Increasing Number of Chinese Rights Petitioners Disappear as State Meetings Commence

China's communist regime 'exploiting tax money to suppress the taxpayers,' protestor says
By Mary Hong
Mary Hong
Mary Hong
Mary Hong has contributed to The Epoch Times since 2020. She has reported on Chinese human rights issues and politics.
March 6, 2023Updated: March 6, 2023

In the hope of having their grievances redressed, Chinese petitioners from all over China visit the state petitioning office in Beijing. This week, however, the annual “Two Sessions” meeting has seen increasing numbers of petitioners being detained in Beijing and across the country due to heightened security around the state meetings.

The “Two Sessions” are the Chinese communist regime’s annual plenary sessions, where the rubber-stamp National People’s Congress and the Chinese People’s Political Consultative Conference meet simultaneously in Beijing. Held separately, the meetings are marked each year by massive increases in security and surveillance.

A number of Chinese petitioners told the Chinese-language edition of The Epoch Times about the huge increase in suppression they have experienced in recent days.

Nipping Dissent in The Bud

Chinese citizens understand that petitioners will often be detained by the authorities around the times and locations of “sensitive events”—such as National Congress meetings, or the anniversary of events such as the Tiananmen Square Massacre on June 4. This is recognized as standard practice for the regime, as it views petitioners and protestors as the so-called “unstable elements” of the “harmonious” society the Chinese Communist Party (CCP) seeks to impose.

In addition to hardcore Party cadres and officials, regular delegates and other representatives of Chinese society have arrived at the “Two Sessions” in Beijing—and the regime considers it important that such persons should not witness any of these “unstable elements,” or hear what they have to say.

The regime also patrols train and bus stations in other cities to prevent protestors from arriving in Beijing in the first place, and even from protesting in other cities.

As of March 2, at least 31 petitioners from Shanghai have been illegally placed under residential surveillance or illegally detained in black jails, while some of them have gone missing entirely, according to Shanghai rights petitioner, Song Jiahong. Black jails are unofficial detention centers the regime uses to lock up protestors—often indefinitely.

“The Shanghai authorities have really accomplished ‘Nipping all unstable elements in the bud,’” Song said.

“Nipping all unstable elements in the bud” has become the theoretical basis for the Chinese Communist Party (CCP) to suppress its own people. It is a propaganda slogan believed to have gained popularity after the Tiananmen Square Massacre in 1989.

Song said he has tried to relay the latest information about Shanghai petitioners online, but that none of his methods worked—whether it be text messages, photos, or notes.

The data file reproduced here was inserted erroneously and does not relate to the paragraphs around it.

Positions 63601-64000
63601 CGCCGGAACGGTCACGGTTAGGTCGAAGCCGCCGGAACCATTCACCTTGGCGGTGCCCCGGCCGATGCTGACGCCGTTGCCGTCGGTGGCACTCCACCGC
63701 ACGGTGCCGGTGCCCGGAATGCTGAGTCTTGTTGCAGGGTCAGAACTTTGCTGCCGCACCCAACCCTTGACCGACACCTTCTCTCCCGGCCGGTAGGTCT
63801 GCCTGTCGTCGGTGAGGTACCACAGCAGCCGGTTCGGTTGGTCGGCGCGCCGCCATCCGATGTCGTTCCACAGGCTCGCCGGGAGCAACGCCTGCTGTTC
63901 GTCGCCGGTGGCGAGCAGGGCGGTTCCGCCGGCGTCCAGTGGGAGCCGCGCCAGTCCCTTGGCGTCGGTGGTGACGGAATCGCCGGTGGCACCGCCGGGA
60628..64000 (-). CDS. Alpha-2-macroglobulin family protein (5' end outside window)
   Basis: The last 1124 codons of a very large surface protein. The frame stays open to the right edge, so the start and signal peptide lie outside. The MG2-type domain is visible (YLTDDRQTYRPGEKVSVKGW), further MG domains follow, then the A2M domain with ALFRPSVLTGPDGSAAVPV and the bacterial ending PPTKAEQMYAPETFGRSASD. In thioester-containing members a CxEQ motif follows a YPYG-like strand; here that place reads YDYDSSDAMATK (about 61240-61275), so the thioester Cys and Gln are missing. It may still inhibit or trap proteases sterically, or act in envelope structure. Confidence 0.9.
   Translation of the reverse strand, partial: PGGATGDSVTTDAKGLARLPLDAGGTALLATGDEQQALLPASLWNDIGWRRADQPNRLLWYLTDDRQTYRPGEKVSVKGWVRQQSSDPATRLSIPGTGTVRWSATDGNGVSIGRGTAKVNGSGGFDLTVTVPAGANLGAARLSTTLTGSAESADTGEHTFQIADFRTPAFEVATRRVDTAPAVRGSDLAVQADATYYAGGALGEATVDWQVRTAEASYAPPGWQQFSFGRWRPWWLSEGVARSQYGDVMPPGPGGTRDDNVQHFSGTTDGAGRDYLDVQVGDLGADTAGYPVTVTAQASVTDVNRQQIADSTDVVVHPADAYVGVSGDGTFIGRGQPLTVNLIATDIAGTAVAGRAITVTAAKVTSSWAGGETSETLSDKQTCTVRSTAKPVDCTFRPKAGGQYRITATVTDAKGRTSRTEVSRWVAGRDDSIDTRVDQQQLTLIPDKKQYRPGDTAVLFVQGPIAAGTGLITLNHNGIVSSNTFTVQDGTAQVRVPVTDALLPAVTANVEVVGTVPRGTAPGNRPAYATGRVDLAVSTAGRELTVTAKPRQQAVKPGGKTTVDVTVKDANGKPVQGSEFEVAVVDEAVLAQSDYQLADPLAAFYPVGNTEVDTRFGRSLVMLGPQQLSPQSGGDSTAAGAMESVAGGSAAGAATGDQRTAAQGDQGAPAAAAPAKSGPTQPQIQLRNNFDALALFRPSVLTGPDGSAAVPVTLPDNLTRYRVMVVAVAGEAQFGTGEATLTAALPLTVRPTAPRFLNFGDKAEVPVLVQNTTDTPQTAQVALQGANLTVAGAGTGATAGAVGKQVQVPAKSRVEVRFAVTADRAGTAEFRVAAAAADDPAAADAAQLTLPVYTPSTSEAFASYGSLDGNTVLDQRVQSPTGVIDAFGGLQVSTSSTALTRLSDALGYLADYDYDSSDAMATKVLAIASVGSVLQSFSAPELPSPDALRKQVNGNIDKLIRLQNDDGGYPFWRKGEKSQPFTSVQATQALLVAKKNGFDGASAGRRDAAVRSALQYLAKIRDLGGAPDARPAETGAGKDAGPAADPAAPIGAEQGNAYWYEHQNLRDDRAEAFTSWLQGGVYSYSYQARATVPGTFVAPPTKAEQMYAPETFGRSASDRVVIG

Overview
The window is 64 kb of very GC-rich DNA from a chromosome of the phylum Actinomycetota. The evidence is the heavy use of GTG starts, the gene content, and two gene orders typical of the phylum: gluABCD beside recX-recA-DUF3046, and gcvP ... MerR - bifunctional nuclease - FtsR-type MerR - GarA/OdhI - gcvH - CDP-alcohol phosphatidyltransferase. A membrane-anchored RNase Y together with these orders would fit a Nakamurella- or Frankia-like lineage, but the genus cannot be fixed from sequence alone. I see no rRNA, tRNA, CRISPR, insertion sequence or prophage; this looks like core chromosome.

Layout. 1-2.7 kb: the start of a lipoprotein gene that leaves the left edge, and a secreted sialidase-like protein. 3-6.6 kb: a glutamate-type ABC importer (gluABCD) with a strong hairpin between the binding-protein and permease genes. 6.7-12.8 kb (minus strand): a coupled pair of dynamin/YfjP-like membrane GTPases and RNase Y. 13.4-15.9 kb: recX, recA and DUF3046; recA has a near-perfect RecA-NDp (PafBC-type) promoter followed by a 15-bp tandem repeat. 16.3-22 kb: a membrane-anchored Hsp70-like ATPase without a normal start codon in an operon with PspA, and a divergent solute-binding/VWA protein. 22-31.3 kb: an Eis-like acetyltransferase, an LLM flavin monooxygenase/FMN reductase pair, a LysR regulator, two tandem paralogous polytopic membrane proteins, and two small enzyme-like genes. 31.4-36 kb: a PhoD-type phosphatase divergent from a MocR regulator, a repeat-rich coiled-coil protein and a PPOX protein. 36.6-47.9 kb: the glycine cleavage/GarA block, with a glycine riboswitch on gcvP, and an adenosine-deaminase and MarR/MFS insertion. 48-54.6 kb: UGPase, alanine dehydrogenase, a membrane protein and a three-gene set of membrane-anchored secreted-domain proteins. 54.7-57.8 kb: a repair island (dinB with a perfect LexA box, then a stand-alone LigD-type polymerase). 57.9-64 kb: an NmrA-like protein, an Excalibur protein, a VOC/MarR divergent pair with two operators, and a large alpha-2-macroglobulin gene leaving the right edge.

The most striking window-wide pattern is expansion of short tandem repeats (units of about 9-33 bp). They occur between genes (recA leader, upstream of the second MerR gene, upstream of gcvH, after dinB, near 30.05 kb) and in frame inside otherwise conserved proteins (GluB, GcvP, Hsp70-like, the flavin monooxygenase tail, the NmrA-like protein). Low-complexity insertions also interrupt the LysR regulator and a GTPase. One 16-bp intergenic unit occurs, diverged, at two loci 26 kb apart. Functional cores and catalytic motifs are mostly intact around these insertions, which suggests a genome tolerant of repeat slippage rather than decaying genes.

“I finally sent it out as a ‘document,’ which can only be viewed, but not transferred,” he said, stating that China’s high-tech surveillance systems have made it very challenging for him to transmit any information to his contacts.

Song wanted to let his fellow Chinese people know that black jails have been set up in motels and even farm resorts, and are being guarded by personnel of unknown identity. “The government paid for everything. It’s exploiting tax money to suppress the taxpayers,” he said.

Epoch Times Photo
More than 1,000 petitioners from various provinces in China traveled to Beijing to seek relief and redress for their grievances on Jan. 24, 2014. (Courtesy of petitioner Wang Zaiming)

Even Taxi Drivers Could Be Implicated

Hailing from northeastern Heilongjiang Province, petitioner Ma Bo revealed that another petitioner, Geng Shouxia, was met by police at her local train station on her way to Shenyang Second Circuit Court to file a petition on March 1.

The police wanted to know how she managed to get to the train station, and insisted that she reveal the taxi driver’s license plate number.

“I did not write down the number,” Geng told the police.

“Geng texted me through WeChat on the evening of March 2. The physical exam before her detention found a tumor in her lungs—but they still sent her to the detention center in Harbin City for 15 days,” Ma told the Chinese-language edition of The Epoch Times.

Eight Security Personnel For One Petitioner

On March 2, Fan Yanqiong, a petitioner, writer, and 2011 Hellman/Hammett Award winner from China’s southeastern Fujian Province, wanted to petition authorities in Hangzhou, some 290 miles north of Fujian.

Early in the morning, however, five men and three policemen were already waiting outside Fan’s home. They shadowed her all the way to the subway, where they then surrounded her and prevented her from going further.

According to Fan, she wished to seek redress after becoming disabled due to what she called China’s “industrialized” medical system. Fan said she lost one of her kidneys because of her doctor’s malpractice in 2015, when an illegal stent was implanted into her kidney. Since then, she’s been fighting for her rights as a victim of malpractice. She said, “It has been eight years, and the court has not given me an answer.”

Following her experience, Fan exposed how some doctors in China would conduct unnecessary operations with illegal and inferior medical apparatus. Such operations are carried out with the goal of earning commissions that can be as high as 40 percent, but that often result in injury to and even the death of the patients.

Fan said that in 2019, her husband also died of medical malpractice.

“Nothing is clean under the rule of the CCP,” Fan said. “The only thing they care about is ramping up their surveillance of me.”

Li Xi contributed to this report.